The continued advances in cancer treatment are improving patient survival, but the healthcare industry is bursting at its seams.
Although advancements in medical science have greatly improved overall life expectancy and the ability for many to survive a cancer diagnosis, a recent study predicts that cancer care alone will cost the American health system $157 billion by 2020. It is well known that a major driver of these surmounting costs is the rising cost of chemotherapy and other treatments, in addition to the variation in how these treatments are used across the health care system. However, there are several ways that providers, payers, and patients can work together to establish a more medically and financially effective cancer care model that also reduce costs and inefficiencies in the system.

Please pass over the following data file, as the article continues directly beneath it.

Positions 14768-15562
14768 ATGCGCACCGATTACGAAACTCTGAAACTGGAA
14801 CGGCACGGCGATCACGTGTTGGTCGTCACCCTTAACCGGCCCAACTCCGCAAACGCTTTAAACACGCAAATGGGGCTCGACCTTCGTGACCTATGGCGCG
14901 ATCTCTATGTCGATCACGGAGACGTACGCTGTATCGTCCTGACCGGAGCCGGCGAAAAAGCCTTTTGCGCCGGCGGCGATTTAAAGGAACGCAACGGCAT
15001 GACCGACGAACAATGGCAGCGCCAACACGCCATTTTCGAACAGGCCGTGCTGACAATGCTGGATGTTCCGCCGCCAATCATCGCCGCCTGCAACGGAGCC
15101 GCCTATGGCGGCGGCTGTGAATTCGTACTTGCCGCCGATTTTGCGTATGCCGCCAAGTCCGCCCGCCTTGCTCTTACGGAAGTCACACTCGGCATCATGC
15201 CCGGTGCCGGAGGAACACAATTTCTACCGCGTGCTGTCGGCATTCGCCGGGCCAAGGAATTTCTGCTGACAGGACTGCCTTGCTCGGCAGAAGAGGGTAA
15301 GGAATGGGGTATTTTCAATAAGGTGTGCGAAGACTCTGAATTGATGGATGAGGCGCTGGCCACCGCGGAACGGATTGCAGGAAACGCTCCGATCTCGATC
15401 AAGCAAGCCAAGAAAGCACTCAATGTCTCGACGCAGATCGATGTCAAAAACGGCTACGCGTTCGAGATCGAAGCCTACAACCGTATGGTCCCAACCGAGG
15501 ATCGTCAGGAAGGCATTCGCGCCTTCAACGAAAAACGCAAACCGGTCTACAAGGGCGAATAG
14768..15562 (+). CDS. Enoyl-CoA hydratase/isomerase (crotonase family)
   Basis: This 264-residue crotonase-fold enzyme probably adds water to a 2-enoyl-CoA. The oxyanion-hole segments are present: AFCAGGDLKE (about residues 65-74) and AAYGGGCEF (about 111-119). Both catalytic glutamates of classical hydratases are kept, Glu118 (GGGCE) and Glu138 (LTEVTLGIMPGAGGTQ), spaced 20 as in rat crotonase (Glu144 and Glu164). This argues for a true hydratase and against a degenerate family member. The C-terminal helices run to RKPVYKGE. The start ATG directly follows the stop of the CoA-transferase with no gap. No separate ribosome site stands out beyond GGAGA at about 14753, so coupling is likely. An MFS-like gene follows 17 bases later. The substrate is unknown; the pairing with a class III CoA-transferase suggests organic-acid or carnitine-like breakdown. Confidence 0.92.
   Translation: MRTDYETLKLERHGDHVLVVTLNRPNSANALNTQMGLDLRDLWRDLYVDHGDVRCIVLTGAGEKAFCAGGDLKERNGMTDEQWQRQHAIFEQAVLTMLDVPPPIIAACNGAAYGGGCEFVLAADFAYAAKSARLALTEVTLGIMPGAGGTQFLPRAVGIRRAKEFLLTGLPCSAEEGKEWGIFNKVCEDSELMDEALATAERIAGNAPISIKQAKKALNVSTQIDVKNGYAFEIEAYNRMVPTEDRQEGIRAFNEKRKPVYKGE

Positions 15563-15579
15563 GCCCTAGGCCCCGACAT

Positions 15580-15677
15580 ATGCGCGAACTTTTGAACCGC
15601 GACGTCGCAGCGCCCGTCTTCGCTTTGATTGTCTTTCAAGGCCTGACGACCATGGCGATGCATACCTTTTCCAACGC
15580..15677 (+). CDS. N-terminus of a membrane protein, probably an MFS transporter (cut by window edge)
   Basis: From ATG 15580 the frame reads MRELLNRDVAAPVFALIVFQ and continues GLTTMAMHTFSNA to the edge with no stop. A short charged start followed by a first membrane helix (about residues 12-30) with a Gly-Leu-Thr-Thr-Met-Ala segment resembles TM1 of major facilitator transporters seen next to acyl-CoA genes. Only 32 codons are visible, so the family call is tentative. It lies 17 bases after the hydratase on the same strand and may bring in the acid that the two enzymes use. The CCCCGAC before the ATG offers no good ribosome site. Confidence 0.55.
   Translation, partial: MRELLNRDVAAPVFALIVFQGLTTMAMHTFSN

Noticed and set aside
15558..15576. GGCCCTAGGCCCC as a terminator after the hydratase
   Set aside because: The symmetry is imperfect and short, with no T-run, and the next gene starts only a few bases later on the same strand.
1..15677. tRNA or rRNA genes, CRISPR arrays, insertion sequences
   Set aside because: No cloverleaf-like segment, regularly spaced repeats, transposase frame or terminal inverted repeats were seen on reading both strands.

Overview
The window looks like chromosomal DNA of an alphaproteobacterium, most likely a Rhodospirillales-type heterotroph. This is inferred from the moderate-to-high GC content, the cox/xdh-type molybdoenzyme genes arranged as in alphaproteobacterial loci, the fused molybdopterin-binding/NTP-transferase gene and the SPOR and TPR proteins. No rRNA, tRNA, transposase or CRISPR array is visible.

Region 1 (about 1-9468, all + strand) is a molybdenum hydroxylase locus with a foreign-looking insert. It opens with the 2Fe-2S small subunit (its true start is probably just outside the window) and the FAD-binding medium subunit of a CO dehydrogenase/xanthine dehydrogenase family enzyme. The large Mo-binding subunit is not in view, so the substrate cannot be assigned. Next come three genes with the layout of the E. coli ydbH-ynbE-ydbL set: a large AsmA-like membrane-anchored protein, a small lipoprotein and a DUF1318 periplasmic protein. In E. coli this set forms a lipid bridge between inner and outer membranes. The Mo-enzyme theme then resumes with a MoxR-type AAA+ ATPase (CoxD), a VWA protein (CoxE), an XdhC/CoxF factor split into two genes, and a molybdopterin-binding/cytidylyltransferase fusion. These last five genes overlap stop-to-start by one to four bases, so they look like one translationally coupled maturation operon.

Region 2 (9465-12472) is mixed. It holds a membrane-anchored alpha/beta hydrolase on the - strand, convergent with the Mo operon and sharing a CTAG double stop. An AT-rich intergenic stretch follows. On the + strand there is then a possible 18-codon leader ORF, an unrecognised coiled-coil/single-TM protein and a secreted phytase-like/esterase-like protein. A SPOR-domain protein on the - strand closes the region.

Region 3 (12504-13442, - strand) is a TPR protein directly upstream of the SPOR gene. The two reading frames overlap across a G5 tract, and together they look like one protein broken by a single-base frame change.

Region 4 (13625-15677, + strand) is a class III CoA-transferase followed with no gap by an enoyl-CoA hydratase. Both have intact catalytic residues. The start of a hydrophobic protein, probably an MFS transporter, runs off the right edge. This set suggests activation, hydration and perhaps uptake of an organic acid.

Develop “clinical pathways” to reduce inappropriate use
For many cancers, there are multiple drugs that can be equally effective in treating a patient’s condition, but the price of these treatments can differ in cost by tens of thousands of dollars. Currently, oncologists are responsible for purchasing their own chemotherapy drugs, processing and maintaining them in a specialized pharmacy-like set up, and then administering them to their patients. Insurers then reimburse the oncologists for the cost of the drugs plus a margin to defray the price of maintenance and administration. Since oncologists receive a share of their income from the margins on the drugs they prescribe, insurers assert that there is an incentive to prescribe the pricier drugs, even when lower cost options of equal effectiveness exist.
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Source: The Hill